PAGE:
"Last Wednesday he had been engaged in moving an audience of Rennes to anger; on this Wednesday he was to move an audience of Guichen to mirth. . . ."
Once he was André-Louis Moreau, a lawyer raised by nobility, unconcerned with the growing discontent among France's lower class—until his best friend was mercilessly struck down by a member of the aristocracy.
Now, he is Scaramouche. Speaking out against the unjust French government, he takes refuge with a nomadic band of acting improvisers and assumes the role of the clown Scaramouche—a comic figure with a very serious message. . . .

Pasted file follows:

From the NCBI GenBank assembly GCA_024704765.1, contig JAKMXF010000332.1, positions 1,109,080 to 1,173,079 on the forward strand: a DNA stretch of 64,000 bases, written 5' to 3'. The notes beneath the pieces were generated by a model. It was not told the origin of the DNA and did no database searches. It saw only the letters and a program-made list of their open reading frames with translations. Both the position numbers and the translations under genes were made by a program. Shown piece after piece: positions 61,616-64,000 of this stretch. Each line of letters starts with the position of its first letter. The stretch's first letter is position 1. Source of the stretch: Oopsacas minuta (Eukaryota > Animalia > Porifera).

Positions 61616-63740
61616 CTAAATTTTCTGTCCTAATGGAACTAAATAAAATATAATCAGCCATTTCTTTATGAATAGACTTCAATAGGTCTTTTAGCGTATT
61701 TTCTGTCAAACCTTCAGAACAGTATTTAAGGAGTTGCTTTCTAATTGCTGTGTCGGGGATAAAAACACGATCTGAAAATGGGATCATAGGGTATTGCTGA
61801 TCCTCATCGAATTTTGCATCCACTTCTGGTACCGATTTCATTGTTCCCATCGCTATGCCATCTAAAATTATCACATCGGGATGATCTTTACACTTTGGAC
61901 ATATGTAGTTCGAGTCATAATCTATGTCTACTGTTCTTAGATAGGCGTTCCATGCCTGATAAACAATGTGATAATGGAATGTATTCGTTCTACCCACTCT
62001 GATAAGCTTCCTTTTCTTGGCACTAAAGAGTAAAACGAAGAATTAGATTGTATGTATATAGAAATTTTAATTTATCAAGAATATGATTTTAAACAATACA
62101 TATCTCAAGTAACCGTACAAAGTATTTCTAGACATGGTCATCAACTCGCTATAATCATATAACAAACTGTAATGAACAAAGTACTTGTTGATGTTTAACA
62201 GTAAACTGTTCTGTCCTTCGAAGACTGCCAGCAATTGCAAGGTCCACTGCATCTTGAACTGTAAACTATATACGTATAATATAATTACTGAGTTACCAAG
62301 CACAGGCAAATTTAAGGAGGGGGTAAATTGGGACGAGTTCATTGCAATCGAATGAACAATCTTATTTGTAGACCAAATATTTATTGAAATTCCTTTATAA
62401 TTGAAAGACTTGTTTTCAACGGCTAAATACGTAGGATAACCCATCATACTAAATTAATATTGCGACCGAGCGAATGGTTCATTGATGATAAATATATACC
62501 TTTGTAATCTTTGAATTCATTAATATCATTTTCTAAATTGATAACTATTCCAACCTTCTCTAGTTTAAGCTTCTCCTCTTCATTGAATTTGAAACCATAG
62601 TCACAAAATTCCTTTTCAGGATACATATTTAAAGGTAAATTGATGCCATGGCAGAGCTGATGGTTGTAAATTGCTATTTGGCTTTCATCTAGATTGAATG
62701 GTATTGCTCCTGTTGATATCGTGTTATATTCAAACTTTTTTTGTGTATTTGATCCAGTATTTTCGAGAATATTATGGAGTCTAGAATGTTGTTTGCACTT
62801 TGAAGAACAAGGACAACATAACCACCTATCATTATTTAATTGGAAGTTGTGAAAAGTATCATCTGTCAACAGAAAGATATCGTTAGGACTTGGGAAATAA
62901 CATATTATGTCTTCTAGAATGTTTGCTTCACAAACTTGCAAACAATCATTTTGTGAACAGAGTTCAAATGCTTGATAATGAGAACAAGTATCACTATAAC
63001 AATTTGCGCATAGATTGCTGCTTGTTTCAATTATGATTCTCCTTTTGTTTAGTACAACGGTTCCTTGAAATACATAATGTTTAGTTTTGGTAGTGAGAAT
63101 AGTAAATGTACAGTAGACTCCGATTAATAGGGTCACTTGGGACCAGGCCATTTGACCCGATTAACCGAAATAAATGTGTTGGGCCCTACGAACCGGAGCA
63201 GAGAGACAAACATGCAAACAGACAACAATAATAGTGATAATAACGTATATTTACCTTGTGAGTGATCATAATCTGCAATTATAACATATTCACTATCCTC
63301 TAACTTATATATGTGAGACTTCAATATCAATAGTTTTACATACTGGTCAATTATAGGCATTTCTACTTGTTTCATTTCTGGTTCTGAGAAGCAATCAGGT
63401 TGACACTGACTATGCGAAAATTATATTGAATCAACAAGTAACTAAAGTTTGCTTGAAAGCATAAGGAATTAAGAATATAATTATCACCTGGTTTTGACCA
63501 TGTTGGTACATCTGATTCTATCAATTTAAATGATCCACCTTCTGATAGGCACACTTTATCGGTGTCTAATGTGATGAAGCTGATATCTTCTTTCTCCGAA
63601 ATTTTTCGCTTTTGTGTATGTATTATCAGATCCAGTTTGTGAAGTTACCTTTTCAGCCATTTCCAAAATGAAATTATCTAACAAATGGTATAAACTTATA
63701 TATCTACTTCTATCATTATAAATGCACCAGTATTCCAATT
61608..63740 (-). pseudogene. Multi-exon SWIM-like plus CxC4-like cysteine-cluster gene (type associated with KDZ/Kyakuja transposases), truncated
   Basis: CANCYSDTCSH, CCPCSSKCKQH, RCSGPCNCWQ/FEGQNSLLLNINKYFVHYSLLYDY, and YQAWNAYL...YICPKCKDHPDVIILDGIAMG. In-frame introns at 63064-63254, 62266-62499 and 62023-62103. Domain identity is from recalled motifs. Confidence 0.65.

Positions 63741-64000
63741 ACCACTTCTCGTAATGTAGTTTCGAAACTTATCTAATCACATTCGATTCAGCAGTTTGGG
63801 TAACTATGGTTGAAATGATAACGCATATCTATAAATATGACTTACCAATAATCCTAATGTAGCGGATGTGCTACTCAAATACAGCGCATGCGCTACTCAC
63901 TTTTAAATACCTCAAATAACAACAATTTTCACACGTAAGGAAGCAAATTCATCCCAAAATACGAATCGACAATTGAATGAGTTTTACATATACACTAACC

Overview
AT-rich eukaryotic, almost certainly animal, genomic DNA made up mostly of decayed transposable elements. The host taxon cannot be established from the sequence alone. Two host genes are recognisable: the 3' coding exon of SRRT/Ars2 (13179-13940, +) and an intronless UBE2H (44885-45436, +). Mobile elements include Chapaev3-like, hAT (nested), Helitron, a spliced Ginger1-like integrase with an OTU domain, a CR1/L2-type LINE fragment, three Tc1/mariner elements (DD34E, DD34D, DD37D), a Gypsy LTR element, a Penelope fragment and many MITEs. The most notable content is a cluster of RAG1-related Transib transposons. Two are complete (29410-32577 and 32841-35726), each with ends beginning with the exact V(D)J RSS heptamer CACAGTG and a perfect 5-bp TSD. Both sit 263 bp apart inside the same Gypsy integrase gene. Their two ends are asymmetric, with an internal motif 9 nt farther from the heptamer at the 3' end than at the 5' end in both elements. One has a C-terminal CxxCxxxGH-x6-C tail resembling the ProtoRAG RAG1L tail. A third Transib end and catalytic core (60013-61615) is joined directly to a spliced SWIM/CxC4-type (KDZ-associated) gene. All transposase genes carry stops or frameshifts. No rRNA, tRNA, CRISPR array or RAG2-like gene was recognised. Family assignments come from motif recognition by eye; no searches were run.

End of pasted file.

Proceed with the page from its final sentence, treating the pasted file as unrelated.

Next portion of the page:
Set during the French Revolution, this novel of swashbuckling romance is also a thought-provoking commentary on class, inequality, and the individual's role in society—a story that has become Rafael Sabatini's enduring legacy.
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